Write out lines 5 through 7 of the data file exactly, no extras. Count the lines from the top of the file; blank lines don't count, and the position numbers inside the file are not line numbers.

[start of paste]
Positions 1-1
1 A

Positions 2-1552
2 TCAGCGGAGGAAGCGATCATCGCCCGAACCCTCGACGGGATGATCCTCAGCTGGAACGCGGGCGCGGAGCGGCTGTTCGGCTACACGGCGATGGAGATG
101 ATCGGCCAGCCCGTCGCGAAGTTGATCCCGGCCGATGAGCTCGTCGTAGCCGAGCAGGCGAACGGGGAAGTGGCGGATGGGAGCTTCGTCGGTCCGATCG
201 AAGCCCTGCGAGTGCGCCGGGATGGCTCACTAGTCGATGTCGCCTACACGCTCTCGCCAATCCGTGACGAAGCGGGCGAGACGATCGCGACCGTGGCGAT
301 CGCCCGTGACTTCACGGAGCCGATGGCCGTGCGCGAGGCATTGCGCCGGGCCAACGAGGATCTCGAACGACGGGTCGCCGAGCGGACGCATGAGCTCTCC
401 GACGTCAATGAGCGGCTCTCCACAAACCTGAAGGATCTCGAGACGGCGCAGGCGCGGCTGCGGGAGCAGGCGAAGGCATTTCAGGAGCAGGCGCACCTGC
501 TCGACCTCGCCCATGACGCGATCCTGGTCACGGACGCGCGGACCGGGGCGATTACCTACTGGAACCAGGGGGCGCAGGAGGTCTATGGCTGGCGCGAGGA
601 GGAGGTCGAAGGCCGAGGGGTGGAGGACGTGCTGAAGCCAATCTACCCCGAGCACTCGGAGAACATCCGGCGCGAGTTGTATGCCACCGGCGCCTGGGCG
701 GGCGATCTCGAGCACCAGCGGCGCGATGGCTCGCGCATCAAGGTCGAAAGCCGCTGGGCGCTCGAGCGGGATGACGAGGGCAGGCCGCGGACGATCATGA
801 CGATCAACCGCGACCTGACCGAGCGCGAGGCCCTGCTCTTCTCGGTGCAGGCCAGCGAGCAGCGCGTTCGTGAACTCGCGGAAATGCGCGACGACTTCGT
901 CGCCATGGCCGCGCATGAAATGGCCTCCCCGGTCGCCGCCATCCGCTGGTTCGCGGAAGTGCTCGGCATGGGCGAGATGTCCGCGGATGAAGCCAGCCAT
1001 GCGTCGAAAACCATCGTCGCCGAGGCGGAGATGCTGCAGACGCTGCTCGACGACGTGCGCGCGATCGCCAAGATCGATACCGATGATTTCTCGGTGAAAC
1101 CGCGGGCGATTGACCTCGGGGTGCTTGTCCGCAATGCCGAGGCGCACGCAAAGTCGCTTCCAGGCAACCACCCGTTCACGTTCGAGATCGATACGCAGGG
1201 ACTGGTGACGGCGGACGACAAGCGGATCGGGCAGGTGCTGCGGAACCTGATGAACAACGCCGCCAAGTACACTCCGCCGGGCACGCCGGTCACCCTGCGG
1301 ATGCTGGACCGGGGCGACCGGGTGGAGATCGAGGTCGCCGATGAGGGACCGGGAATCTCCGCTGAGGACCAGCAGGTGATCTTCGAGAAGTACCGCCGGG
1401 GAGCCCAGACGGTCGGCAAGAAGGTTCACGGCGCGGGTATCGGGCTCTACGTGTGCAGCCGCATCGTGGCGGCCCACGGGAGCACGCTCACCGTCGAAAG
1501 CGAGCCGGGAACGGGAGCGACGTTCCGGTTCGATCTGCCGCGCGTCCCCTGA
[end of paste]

101 ATCGGCCAGCCCGTCGCGAAGTTGATCCCGGCCGATGAGCTCGTCGTAGCCGAGCAGGCGAACGGGGAAGTGGCGGATGGGAGCTTCGTCGGTCCGATCG
201 AAGCCCTGCGAGTGCGCCGGGATGGCTCACTAGTCGATGTCGCCTACACGCTCTCGCCAATCCGTGACGAAGCGGGCGAGACGATCGCGACCGTGGCGAT
301 CGCCCGTGACTTCACGGAGCCGATGGCCGTGCGCGAGGCATTGCGCCGGGCCAACGAGGATCTCGAACGACGGGTCGCCGAGCGGACGCATGAGCTCTCC